According to current knowledge, Genetic Sucrase-Isomaltase Deficiency, or Congenital Sucrase-Isomaltase Deficiency, is an autosomal recessive disorder of the sucrase-isomaltase genes (SI). Each person has 22 non-sex (autosome) chromosomes and one sex chromosome from each parent for a total of 46 chromosomes. All of our genes are located on these chromosomes, which are located in our cells. These genes are our blueprints for synthesizing proteins and enzymes that determine how our bodies will grow, develop and function. When the information in a gene is different due to natural variances, the information sent to our cells could cause a malfunction. A variant in a gene on one of the first 22 non-sex chromosomes can lead to an autosomal (non-sex-linked) disorder such as Genetic Sucrase-Isomaltase Deficiency. Recessive inheritance means both genes in a pair must be miscoded in a way that causes disease. People with only one gene variant in the pair are considered carriers. However, they can pass the abnormal gene to their children. Additionally, recent research suggests that some carriers of the Genetic Sucrase-Isomaltase Deficiency gene may display symptoms.1
If you are born to parents who both carry recessive variants for Genetic Sucrase-Isomaltase Deficiency, you have a 1 in 4 (25%) chance of inheriting two malfunctioning genes, one from each parent, and developing Genetic Sucrase-Isomaltase Deficiency. You have a 1 in 2 (50%) chance of inheriting one abnormal gene, which would make you a carrier of Genetic Sucrase-Isomaltase Deficiency and possibly symptomatic.
In other words, if four children are born to two people who both carry the gene (but do not have signs of disease), the statistical expectation is as follows:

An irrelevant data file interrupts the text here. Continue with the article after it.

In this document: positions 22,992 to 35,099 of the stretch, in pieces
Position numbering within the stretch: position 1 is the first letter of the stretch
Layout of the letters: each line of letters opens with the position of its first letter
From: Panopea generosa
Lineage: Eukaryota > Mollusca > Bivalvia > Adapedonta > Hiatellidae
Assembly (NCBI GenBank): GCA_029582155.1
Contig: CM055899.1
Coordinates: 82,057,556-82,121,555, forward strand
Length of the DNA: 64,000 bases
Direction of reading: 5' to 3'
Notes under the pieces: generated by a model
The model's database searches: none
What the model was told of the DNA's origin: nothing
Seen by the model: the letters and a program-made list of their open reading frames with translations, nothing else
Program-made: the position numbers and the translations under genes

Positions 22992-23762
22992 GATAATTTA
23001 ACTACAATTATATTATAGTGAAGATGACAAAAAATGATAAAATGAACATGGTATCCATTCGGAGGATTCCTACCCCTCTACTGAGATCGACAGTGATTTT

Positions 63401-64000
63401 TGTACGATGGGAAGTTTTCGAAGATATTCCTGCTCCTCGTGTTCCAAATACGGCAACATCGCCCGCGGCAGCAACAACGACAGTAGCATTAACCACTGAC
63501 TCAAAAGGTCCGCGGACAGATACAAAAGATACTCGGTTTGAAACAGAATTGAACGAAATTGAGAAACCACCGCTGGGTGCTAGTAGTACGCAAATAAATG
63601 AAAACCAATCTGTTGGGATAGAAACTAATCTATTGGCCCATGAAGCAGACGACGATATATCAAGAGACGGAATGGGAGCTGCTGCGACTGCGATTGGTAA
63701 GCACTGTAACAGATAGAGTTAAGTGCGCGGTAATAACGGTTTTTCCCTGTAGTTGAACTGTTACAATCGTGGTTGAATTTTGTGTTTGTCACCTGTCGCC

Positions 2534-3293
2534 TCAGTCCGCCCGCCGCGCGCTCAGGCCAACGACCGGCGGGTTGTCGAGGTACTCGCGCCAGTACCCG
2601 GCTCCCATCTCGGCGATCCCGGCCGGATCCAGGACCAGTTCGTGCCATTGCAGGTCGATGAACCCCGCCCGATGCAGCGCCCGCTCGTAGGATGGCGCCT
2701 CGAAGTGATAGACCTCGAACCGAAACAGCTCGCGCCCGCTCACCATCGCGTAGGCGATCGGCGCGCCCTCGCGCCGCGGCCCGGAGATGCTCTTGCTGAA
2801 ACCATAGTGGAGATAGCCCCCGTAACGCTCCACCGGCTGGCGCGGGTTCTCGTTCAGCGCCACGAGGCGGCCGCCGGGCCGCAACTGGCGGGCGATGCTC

The genetic makeup of a patient with Genetic Sucrase-Isomaltase Deficiency shows mutations or variants. These genetic mutations or variants cause functional gastrointestinal problems such as diarrhea, recurrent abdominal pain and bloating. Because these symptoms are similar to many other gastrointestinal disorders, such as Irritable Bowel Syndrome (IBS) or Toddler’s Diarrhea, some scientists believe that patients who are diagnosed with IBS actually may have Genetic Sucrase-Isomaltase Deficiency. Further studies are underway to more accurately determine the prevalence of Genetic Sucrase-Isomaltase Deficiency in those patients diagnosed with IBS or Toddler’s Diarrhea. It is possible that a significant proportion of affected pediatric and adult patients are not being tested, and therefore not being diagnosed with Genetic Sucrase-Isomaltase Deficiency. For information on genetic testing to aid in the diagnosis of Genetic Sucrase-Isomaltase Deficiency, contact your healthcare provider. A free SI Genetic Test kit is available through your healthcare provider.
Genetic Sucrase-Isomaltase Deficiency/Congenital Sucrase-Isomaltase Deficiency is a rare, autosomal recessively inherited disease.2 There is wide phenotypic heterogeneity in Genetic Sucrase-Isomaltase Deficiency, with symptoms ranging from absent or minimal to life-threatening. The symptoms are nonspecific and similar to other common gastrointestinal disorders. As such, it is likely that the true prevalence of Genetic Sucrase-Isomaltase Deficiency is underestimated, and that numerous patients suffering from chronic diarrhea and/or abdominal pain as a result of Genetic Sucrase-Isomaltase Deficiency remain undiagnosed.
Past clinical studies of smaller population groups showed high rates of Genetic Sucrase-Isomaltase Deficiency (5-10% in Greenland Eskimos, 3-7% in Canadian native peoples, 3% in Alaskans of native ancestry).2 Estimates of the prevalence of Genetic Sucrase-Isomaltase Deficiency in other North American and European populations are lower at 1 in 500 to 1 in 2000 among non-Hispanic Caucasians, which would equal approximately 0.2% to 0.05%. The rates are thought to be even lower in African-Americans and Caucasians of Hispanic descent. The majority of identified variants cause a complete or almost complete lack of availability of both sucrase and isomaltase at the cell surface where the enzymes can act on food. The location of the genetic variant in either the sucrase or isomaltase region of the gene often results in a lack of both sucrase and isomaltase activity, and not necessarily a loss of activity of only one part of the two-part enzyme.